Arlington (Bernd F. Laeschke – December 2010): Mass extinction events can be triggered by an influx of invasive species. They can stop the dominant natural process of new species formation, according to research results published in the journal PLoS ONE. The study of the collapse of Earth's marine life 378 to 375 million years ago suggests that the planet's current ecosystems, which are struggling with biodiversity loss, could meet a similar fate.
Although Earth has experienced five major mass extinction events, the environmental crash during the Late Devonian time period was unlike any other in the planet's history. The actual number of extinctions wasn't higher than the natural rate of species loss, but very few new species arose. "We refer to the Late Devonian as a mass extinction, but it was actually a biodiversity crisis," said Alycia Stigall, a scientist at Ohio University and author of the paper.
"This research significantly contributes to our understanding of species invasions from a deep-time perspective," said Lisa Boush, program director in the National Science Foundation (NSF)'s Division of Earth Sciences, which funded the research. "The knowledge is critical to determining the cause and extent of mass extinctions through time, especially the five biggest biodiversity crises in the history of life on Earth. It provides an important perspective on our current biodiversity crises."
The research suggests that the typical method by which new species originate was absent during this ancient phase of Earth's history, and could be to blame for the mass extinction. It occurs when a population becomes geographically divided by a natural, long-term event, such as the formation of a mountain range or a new river channel, and evolves into different species. New species also can originate through dispersal, which occurs when a subset of a population moves to a new location.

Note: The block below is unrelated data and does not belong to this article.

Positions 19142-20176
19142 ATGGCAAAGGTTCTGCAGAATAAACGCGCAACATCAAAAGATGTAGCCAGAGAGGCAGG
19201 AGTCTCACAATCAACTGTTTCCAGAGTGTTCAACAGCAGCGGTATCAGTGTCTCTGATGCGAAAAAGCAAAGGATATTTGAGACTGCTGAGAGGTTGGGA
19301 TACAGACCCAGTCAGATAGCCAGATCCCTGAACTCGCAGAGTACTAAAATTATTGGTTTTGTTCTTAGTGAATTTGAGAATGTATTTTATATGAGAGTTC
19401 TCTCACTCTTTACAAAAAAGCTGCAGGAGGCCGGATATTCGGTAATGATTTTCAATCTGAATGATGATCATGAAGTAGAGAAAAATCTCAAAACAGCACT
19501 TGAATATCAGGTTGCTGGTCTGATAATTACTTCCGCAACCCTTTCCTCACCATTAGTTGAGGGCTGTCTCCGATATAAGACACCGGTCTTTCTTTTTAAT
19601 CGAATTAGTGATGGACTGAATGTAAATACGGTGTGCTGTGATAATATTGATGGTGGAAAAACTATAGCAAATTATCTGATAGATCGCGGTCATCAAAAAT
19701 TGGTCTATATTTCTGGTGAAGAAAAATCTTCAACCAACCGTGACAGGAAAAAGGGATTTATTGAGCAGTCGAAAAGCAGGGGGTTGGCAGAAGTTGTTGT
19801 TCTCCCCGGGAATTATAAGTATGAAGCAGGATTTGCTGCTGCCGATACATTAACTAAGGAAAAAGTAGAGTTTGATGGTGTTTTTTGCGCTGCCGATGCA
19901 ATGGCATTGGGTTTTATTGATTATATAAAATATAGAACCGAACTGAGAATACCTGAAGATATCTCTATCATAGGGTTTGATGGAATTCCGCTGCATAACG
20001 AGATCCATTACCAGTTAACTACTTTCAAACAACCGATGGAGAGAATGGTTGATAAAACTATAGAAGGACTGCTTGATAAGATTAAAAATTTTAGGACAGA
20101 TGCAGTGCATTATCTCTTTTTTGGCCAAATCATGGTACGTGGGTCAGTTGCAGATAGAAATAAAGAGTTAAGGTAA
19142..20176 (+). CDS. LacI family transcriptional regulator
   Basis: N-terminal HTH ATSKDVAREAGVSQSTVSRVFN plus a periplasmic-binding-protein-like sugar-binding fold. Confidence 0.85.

Small, shelled marine animals called Leptodesma (Leiopteria), Floweria and Schizophoria (Schizophoria), and Archaeostraca were some of the most common inhabitants of the Late Devonian oceans, which had the most extensive reef system in Earth's history. The seas also teemed with huge predatory fish such as Dunkleosteus, and smaller life forms such as trilobites and crinoids (sea lilies).
The first forests and terrestrial ecosystems appeared during this time; amphibians began to walk on land. As sea levels rose and the continents closed in to form connected land masses, however, some species gained access to environments they hadn't inhabited before. The hardiest of these invasive species that could thrive on a variety of food sources and in new climates became dominant, wiping out more locally adapted species.
The invasive species were so prolific at the time that it became difficult for many new species to arise. "The main mode of speciation that occurs in the geological record is shut down during the Devonian," said Stigall. "It just stops in its tracks."
Of the species studied, most lost substantial diversity during the Late Devonian, and one, Floweria, became extinct. The entire marine ecosystem suffered a major collapse. Reef-forming corals were decimated and reefs did not appear on Earth again for 100 million years. The giant fishes, trilobites, sponges and brachiopods also declined dramatically, while organisms on land had much higher survival rates.
The study is relevant for the current biodiversity crisis, as human activity has introduced a high number of invasive species into new ecosystems, Stigall says. In addition, the modern extinction rate exceeds the rate of ancient extinction events, including the event that wiped out the dinosaurs 65 million years ago.
"Even if you can stop habitat loss, the fact that we've moved all these invasive species around the planet will take a long time to recover from because the high level of invasions has suppressed the speciation rate substantially," Stigall said.